API has packed away its troubles

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A CLASSIC mistake made by countless investors is to buy shares in bombed-out companies too early. They should remember the fate of Shakespeare's King Lear who, after many tribulations, said that things could not become worse. Moments later, he was told of his youngest daughter's death. With so-called recovery stocks, timing is everything.

One recovery share which has unmistakably turned the corner is the packaging specialist, API Group, at 613p. Although last year's sales and profits recovered to record levels, Mike Smith, the chief executive, says there is still plenty of scope for further improvements. A factory comes on stream in April, products are being launched in both core divisions and geographical markets are to be developed.

Mr Smith says it is not far-fetched to imagine that, with help from acquisitions, the company could double or treble in size over the next three years. A note published by Henry Cooke Lumsden, the house stockbroker, describes API as "having the potential to be one of the best-performing smaller companies over the next few years".

The transformation in the group's fortunes began in early 1992 with the arrival of Moger Wooley as non-executive chairman, followed shortly afterwards by Mr Smith. Mr Smith had held important positions at two much larger packaging and paper products companies, Avery International and Jefferson Smurfit. When he was asked what changes he needed to make at API, his answer seemed to encompass almost everything. A total change of culture was required to bring the employees much closer to the customer and involved in a process of what he calls "continuous improvement". Before he arrived workers on a project might not even have known who the final customer was. Now not only do they know but if there have been problems with any API products they will have visited the customer and seen the impact of any deficiencies.

In some respects he timed his arrival well. The company had diversified by acquisition in the middle 1980s and was already repenting and refocusing. Mr Smith has only needed to make one disposal to leave the company in its present form as a maker of packaging, speciality coatings and office products.

Although there have been hiccups, for example margin pressure last year because it was not always possible to pass on raw material price increases to customers, API is on a virtuous circle of achievement. The sharp rise in profitability since the 1992 losses have left the group generating plenty of cash to finance both investment and acquisitions. Three acquisitions in 1995 (of NMC Coatings, J & J Makin and Data-Label) have reinforced the group's strengths in higher value-added areas of the packaging market away from the low margin commodity markets to which the group has a shrinking exposure. Part of the profits improvement expected by analysts will come from a full 12-month contribution from the acquired businesses.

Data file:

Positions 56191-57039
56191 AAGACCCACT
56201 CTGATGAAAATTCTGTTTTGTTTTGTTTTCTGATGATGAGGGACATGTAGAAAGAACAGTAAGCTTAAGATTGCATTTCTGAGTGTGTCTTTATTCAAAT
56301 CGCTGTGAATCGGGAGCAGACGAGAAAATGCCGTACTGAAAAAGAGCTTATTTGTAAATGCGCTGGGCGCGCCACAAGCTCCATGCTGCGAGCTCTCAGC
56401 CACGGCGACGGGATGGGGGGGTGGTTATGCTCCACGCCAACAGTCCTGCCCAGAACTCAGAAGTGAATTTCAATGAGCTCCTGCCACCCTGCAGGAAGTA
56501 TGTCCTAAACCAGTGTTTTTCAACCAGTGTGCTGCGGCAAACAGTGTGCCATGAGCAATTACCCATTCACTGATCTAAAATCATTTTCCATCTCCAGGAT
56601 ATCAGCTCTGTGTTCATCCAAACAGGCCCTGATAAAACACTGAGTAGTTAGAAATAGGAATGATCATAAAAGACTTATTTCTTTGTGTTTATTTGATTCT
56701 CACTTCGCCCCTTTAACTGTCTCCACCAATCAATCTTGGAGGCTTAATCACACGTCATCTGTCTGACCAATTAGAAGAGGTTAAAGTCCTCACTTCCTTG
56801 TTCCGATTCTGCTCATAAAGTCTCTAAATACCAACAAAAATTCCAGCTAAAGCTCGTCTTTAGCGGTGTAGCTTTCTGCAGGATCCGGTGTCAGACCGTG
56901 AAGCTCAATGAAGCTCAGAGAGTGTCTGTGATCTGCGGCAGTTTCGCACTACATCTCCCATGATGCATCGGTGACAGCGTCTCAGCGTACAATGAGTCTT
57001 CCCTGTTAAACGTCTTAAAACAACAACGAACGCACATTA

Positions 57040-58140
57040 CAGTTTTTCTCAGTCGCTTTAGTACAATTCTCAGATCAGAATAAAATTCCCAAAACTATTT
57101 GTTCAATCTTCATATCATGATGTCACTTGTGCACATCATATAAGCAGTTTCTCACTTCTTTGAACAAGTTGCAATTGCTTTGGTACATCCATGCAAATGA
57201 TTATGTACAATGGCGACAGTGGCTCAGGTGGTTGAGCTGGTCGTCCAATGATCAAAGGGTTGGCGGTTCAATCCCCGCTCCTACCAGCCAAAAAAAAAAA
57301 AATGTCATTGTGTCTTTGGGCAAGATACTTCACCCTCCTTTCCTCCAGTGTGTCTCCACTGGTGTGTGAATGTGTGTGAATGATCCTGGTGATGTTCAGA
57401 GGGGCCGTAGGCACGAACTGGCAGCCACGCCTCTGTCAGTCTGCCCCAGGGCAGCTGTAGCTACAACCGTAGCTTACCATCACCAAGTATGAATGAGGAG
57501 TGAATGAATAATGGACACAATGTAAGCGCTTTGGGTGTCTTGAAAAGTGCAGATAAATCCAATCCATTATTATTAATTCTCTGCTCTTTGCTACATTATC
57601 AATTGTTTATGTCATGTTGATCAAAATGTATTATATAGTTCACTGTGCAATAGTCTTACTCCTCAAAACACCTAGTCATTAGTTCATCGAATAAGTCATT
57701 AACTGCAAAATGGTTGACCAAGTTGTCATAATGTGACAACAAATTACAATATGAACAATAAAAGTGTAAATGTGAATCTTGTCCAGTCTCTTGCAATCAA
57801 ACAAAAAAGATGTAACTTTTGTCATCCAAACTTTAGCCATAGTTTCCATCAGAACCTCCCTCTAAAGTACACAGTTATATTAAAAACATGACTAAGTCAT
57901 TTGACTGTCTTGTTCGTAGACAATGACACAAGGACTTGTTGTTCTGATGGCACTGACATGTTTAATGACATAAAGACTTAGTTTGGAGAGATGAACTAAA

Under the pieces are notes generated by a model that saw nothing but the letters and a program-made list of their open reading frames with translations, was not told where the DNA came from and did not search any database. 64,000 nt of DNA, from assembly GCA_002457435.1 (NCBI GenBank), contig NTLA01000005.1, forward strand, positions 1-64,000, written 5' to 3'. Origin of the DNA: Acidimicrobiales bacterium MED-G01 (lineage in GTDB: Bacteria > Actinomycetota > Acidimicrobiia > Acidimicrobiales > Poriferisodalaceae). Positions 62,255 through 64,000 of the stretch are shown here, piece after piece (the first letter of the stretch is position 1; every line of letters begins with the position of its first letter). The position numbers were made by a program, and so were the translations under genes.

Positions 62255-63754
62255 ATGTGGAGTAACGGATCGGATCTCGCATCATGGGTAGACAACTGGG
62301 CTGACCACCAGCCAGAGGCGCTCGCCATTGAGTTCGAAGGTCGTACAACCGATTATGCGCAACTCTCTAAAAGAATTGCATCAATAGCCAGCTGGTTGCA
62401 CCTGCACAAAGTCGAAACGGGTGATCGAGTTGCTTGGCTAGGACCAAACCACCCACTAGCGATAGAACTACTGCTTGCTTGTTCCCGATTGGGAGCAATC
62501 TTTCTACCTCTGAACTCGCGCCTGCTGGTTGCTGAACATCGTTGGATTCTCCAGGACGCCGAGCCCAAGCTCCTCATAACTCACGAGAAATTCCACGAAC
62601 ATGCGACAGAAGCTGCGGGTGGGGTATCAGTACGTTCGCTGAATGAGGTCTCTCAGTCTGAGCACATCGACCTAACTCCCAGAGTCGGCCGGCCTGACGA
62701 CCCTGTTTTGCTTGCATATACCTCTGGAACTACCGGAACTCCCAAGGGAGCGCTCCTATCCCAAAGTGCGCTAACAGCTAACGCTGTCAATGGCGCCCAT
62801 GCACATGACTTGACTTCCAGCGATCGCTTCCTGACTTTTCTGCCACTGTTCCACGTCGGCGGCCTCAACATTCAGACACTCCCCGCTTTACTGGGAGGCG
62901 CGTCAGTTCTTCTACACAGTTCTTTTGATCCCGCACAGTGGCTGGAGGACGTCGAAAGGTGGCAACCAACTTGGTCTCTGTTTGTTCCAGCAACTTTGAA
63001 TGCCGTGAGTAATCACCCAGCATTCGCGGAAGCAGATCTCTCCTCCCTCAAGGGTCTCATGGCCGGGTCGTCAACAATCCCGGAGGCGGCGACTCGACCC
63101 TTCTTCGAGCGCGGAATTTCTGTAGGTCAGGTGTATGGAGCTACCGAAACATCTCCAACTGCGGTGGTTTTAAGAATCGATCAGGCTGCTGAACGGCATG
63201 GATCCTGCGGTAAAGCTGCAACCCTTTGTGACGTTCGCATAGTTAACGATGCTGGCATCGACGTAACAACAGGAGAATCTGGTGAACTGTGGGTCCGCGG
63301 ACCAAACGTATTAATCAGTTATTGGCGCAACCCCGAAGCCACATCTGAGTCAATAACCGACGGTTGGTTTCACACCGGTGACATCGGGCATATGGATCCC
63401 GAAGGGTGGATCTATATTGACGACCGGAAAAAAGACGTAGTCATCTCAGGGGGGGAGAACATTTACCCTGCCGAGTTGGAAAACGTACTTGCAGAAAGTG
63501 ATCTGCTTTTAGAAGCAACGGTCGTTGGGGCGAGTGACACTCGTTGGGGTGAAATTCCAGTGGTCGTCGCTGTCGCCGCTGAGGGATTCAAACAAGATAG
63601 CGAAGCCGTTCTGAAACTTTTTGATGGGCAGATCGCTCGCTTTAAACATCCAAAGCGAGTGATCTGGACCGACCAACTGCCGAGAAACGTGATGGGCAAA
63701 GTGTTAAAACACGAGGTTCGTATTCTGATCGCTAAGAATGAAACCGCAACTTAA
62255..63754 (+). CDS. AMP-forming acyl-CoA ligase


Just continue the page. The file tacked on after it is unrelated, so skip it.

Growth, both of sales and profits, is increasingly coming from new products. Areas where the group has capabilities are in anti-corrosion film and paper for shipping computers and car parts and in thermal transfer ribbon, used for bar codes, sell-by dates and prices (for instance, on Marks & Spencer sandwiches). API is the first European company to come up with a water-based product as opposed to the environmentally hostile use of solvents.

The new Macclesfield factory, built at a cost of pounds 10m, will have a sales capacity of pounds 30m to pounds 35m, which compares with total group sales of pounds 104m for the year to September 1995. These are not replacement sales since the factory will be producing metallised paper, a new product for API. Metallised paper uses only a tiny amount of metal and makes an environmentally attractive alternative to packaging materials such as aluminium foil. The group already sells laminated board to many of its target customers such as in the tobacco and whisky industries.

At the recent annual meeting the group reported that trading was going well and ahead of the same period last year. Analysts' forecasts range between pounds 9.5m and pounds 9.75m, against pounds 8.4m for 1995, raising hopes that something over pounds 10m may be on the cards. The prospective p/e on forecast 1995-96 earnings of 30.9p is just under 20, which may not look cheap.

But if Mr Smith is anywhere near right on where he thinks the group is going, buyers will not be disappointed.

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